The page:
I like the thoughts of not burning gas but I don't think the current hybrid technology is there and I surely wouldn't buy one. However, If I had no choice in the matter, the Prius would be my pick.
Here's some interesting excerpts from Brock Yates at C&D:
While the greenies and their flunkies in the so-called major media palpitate over the future of the hybrid, the flinty-eyed analysts at California's J.D. Power and Associates have survey data that indicate a less than twinkling future for this complex and expensive alternative to the hated internal-combustion engine of the elites. The J.D. Power folks, who are usually right on the money in their forecasting, predict that 2006 sales among the proposed 17 hybrid models (cars and light trucks) are expected to total about 260,000 units, or roughly 1.5 percent of the domestic market. J.D. Power claims hybrids will grow to 38 models, both cars and trucks, by 2011 and will peak at a three-percent share. Toyota will hold its lead, with Honda in the hunt and Chevrolet, Ford, and DaimlerChrysler playing relatively minor roles.
Three percent of the total market? Wait a minute! The pundits tell us that hybrids are the futureat least until the fuel cell arrives (at about the same time they discover perpetual motion and cure the common cold).
But one of the most respected, high-powered engineering executives in the industry, speaking off the record, recently told me, "J.D. Power is probably right, although maybe a bit optimistic. Everybody in the hybrid market is losing money. The current units, which are very complex, cost about $5000 more than a normal IC engine. The buyer is paying about a $3000 premium, which means the manufacturer is upside down for about $2000. That, plus the fact that fuel-economy gains are less than people think, what with winter when the heater and defroster are used and summer when the A/C is in operation. Yes, there is a small improvement in city mpg, but it's negligible on the open road. Couple that with the still-undetermined cost of maintenance of the Rube Goldberg power units and the unknown life cycle of the battery packs, and the economic advantages become hazy at best.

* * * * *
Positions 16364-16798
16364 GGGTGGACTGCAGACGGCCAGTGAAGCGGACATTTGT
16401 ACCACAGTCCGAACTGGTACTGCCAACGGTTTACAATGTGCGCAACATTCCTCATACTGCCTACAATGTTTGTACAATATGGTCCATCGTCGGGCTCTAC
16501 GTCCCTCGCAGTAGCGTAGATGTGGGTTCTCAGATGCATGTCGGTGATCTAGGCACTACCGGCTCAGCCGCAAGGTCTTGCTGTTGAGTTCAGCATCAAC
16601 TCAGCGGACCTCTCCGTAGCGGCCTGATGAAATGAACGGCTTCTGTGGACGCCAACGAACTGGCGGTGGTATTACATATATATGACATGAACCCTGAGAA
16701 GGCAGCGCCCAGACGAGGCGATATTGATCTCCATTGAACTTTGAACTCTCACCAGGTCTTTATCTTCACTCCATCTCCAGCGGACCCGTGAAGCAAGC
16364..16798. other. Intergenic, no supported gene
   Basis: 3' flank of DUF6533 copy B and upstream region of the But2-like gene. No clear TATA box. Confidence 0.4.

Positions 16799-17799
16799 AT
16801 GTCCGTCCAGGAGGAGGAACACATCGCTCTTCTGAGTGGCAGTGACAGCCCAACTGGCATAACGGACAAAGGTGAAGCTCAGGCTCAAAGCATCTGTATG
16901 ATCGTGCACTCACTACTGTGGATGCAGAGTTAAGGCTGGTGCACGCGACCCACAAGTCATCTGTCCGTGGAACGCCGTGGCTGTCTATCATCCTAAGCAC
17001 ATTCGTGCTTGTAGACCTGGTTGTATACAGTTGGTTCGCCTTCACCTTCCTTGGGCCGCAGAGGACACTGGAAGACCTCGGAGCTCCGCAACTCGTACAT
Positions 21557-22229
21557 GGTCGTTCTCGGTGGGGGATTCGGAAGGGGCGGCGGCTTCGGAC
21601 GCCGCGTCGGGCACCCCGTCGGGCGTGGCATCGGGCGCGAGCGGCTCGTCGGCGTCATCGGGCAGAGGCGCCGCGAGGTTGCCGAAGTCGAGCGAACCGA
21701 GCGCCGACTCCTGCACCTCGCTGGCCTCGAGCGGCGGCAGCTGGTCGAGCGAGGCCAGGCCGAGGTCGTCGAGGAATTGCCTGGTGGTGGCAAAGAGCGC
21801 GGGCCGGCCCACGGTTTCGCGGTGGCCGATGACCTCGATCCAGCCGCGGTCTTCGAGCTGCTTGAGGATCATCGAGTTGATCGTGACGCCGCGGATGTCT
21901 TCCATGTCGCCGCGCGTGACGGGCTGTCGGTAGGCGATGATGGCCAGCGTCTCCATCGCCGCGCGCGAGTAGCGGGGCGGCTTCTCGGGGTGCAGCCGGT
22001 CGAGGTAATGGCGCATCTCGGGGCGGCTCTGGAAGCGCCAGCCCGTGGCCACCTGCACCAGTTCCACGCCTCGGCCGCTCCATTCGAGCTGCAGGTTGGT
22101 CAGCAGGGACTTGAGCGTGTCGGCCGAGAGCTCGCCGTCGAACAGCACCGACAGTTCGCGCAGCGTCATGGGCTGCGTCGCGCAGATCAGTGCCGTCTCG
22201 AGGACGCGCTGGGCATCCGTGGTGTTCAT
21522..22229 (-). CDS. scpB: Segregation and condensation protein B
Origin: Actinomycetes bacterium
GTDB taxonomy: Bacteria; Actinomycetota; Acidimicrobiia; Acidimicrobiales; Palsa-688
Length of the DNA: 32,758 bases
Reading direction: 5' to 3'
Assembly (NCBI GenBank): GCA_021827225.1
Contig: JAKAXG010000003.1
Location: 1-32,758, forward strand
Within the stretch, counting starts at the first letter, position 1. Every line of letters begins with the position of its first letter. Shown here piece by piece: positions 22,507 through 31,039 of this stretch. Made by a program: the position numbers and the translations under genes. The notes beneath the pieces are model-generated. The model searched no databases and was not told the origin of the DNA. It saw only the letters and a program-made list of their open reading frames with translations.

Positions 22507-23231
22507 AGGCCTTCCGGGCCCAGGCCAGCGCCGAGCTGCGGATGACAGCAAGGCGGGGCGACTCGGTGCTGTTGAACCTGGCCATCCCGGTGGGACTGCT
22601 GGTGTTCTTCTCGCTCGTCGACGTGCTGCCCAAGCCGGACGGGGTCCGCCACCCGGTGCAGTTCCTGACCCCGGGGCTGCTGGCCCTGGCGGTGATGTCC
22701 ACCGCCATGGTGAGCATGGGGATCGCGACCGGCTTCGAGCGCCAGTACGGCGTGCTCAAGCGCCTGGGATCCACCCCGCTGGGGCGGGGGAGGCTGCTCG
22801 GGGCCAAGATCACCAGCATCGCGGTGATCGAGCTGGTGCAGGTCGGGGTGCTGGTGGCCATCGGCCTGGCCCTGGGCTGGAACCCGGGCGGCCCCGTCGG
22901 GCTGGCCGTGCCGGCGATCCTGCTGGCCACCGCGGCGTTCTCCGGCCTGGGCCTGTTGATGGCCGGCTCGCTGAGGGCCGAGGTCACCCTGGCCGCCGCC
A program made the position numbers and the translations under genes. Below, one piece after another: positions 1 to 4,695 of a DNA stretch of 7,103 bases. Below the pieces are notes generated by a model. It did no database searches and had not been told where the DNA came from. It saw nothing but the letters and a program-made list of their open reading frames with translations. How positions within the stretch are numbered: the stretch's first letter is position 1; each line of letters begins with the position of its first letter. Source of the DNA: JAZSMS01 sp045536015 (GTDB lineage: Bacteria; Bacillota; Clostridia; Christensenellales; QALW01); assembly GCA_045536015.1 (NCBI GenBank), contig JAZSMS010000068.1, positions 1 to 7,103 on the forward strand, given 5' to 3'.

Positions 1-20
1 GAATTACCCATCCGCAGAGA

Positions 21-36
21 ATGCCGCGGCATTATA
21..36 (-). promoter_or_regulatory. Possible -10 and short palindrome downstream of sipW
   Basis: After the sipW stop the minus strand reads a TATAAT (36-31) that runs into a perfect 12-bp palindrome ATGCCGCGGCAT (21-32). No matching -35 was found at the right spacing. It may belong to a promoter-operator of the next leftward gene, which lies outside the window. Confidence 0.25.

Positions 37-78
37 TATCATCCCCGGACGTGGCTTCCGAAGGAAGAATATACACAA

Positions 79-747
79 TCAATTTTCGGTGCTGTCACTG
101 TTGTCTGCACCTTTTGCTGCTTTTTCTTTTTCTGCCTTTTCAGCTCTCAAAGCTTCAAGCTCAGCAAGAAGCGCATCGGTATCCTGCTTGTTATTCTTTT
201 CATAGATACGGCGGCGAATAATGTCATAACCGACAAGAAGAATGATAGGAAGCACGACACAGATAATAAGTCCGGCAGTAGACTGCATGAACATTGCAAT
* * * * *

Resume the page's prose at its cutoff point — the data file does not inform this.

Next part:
I'm not exactly a betting man, but I'll give you 100 to 1 odds that if you're reading this nonsense you are not a hybrid-car owner. That's probably a good wager, considering that the new miracle vehicles are stuck at about a one-half-percent market share of the roughly 17 million annual new car and light-truck domestic sales and that you are vastly more likely to tear up the asphalt in a gas-swilling, earth-choking, mega-speed road rocket like the rest of us motorized Neanderthals.
Of course, if we pay attention to the Cassandra-like fulminations of the liberal media, we might be led to believe that hybrid vehicles are our only hope to save us all from ozone asphyxiation and indentured slavery to the Arab oil barons. To ignore their PC incantations and to continue our binge buying of conventional internal-combustion engines will, according to these all-knowing scribes and electronic chatterers, doom civilization to a dark age embroiled in a heat-soaked Sahara.
Yeah, maybe. Then again, maybe not. Yes, we understand the feds are giving a one-time $2000 tax credit to hybrid owners, and 16 states are offering come-on tax breaks ($1500 in Oregon, $4173 in Colorado), inspection exemptions, and single-driver use of HOV lanes as incentives.
Moreover, the hybrids being sold by Toyota, Lexus, Honda, Ford, and, soon, Chevrolet are all reasonably priced. Example: The hot-selling Toyota Priuswith a three-month waiting list in most marketscan be purchased for under $22,000 loaded (although most experts estimate that Toyota is taking a $2000 hit on each sale). The PiousoopsPrius costs about $5000 more to manufacture than a conventional Corolla and retails for about three-grand extra.